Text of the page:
When Apple unveiled its new three MacBook Pro models on Oct. 27, the company touted the new Touch Bar on the two premium versions and their thinner, lighter and faster form factors. But when computer tear-down vendor iFixit deconstructed one of the new MacBook Pro 13 models that contained a standard function key array, it reported that the machine only received a score of 2 on a scale of 10 for ease-of-repair.
The problem, according to iFixit, is that the new thinner, lighter and denser MacBook Pro 13 model has been designed and assembled in ways that don't allow easy disassembly. The two new 13-inch and 15-inch Touch Bar-equipped MacBook Pro models won't ship for another few weeks, so iFixit has not yet taken them apart for analysis.
The 13-inch model with the standard function keys, which iFixit has dubbed the "Escape Edition" because it still has a physical ESC key, has a "battery [that] is stubbornly adhered and really tough to remove," according to the report, and it only has three cells instead of the six used in previous MacBook Pro machines.
Apple also claimed an "advanced thermal architecture" in the new MacBook Pro models, but instead of big changes, iFixit said it "couldn't find anything especially advanced. Okay, variably spaced fan blades, but we mostly noticed the heat sink is screwed on from the other side."
Removing the bottom case also took extra effort using a suction cup to help lift the lower edge enough to get an opening pick in to pop hidden clips on each side, according to iFixit. "After that, you slide the entire lower case down and you're home free. All of the extra clips and hooks help the lower case serve as case-stiffener, in lieu of the normal amount of screws."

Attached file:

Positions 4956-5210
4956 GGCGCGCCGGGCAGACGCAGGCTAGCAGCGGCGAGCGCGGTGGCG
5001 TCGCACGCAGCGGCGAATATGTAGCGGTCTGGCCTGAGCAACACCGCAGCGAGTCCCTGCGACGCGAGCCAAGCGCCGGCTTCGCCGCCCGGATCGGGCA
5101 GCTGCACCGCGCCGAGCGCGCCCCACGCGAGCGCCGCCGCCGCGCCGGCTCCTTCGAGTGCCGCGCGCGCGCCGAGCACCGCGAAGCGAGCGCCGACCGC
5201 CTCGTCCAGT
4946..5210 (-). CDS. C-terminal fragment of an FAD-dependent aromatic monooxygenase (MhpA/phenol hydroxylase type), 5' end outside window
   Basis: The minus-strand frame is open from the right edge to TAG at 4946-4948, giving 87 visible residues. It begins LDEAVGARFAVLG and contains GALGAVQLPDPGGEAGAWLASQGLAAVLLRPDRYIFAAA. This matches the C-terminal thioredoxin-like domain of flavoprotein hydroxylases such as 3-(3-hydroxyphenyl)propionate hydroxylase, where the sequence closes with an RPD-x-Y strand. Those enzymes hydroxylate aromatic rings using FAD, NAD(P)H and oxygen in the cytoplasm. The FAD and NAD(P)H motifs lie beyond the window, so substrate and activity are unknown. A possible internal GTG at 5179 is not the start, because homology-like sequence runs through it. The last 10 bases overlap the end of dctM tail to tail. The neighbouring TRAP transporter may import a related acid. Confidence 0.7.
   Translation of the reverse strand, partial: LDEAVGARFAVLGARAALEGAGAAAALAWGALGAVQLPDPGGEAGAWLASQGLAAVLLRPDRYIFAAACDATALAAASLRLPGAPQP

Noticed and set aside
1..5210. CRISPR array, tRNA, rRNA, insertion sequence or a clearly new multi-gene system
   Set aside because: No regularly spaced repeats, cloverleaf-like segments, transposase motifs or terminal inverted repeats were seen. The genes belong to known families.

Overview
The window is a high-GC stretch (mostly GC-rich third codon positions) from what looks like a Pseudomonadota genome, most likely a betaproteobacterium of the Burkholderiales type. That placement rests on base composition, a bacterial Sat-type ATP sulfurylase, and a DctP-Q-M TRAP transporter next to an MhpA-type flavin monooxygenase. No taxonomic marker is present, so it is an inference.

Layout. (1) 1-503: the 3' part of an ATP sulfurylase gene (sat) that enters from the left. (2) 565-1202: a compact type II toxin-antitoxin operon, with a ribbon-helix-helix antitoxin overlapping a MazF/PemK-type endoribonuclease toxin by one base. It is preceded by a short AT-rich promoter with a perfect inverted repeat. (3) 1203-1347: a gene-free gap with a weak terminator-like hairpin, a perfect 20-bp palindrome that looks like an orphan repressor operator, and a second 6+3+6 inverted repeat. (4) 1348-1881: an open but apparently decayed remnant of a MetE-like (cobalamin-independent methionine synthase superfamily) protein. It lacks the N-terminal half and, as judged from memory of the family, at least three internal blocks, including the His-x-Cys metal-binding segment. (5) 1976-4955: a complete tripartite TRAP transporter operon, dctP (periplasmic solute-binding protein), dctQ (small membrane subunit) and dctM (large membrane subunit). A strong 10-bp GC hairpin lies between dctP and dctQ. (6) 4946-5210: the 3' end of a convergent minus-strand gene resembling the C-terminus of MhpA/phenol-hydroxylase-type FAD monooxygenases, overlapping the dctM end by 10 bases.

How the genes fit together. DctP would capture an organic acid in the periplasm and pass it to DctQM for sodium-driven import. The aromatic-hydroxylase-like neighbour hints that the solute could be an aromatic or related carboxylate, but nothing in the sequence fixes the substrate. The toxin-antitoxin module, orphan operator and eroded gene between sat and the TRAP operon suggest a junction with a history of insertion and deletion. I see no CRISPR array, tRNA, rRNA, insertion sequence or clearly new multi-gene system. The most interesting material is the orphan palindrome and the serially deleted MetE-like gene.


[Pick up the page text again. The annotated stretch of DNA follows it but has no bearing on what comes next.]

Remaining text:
Also noted is the machine's still-present headphone jack, which has been removed from the latest iPhones. It "probably won't stick around much longer" in the MacBook Pro models because this version of the jack "is a modular unit (with two microphones) taped to the top of the fan," according to the report. "That should make it pretty easy to replace with a Lightning or USB-C connector in the next model."
The former AirPort card is missing in the new machine, now that the WiFi and Bluetooth chips have been moved onto the logic board instead of living on a separate card, as they have in the past, the report states.
With the new MacBook Pro scoring so low on the iFixit repairability scale, "keep those coffee beverages and colas away from your laptop, folks," the organization said.
A sampling of IT analysts told eWEEK that the innovations they had hoped to see in the latest MacBook Pro devices were not part of the company's splashy presentation. The latest MacBooks arrive in three versions—a 15-inch model (pictured) with a sixth-generation Intel Core i7 quad-core 2.6GHz processor, 16GB of 2,133MHz memory and up to 2TB of solid-state drive (SSD) storage; a 13-inch model with a choice of sixth-generation Intel Core i5 or i7 dual-core processors and 8GB of 2,133MHz memory; and a second lower-priced 13-inch model that comes with a standard row of function keys instead of a new Touch Bar that's found in the other two laptops. The all-new Touch Bar replaces the top row of clickable function keys with a touch-screen keyboard strip that enables deep customization options with a variety of applications.
Missing, though, were other innovations such as wireless displays that connect using WiGig, which could allow users to walk into a room, set down their MacBooks and have them connect to a compatible monitor instantly without having to plug anything in, they said.
The 15-inch model can be configured with Radeon Pro 450 graphics with up to 4GB of video memory, while the 13-inch models are equipped with Intel Iris 550 graphics chips.
The 15-inch MacBook Pro starts at $2,399, while the MacBook Pro 13-inch model starts at $1,799 with the Touch Bar, or at $1,499 for the standard model without the Touch Bar. The basic MacBook Pro 13 is available immediately, while the other two models will ship in two to three weeks, according to Apple.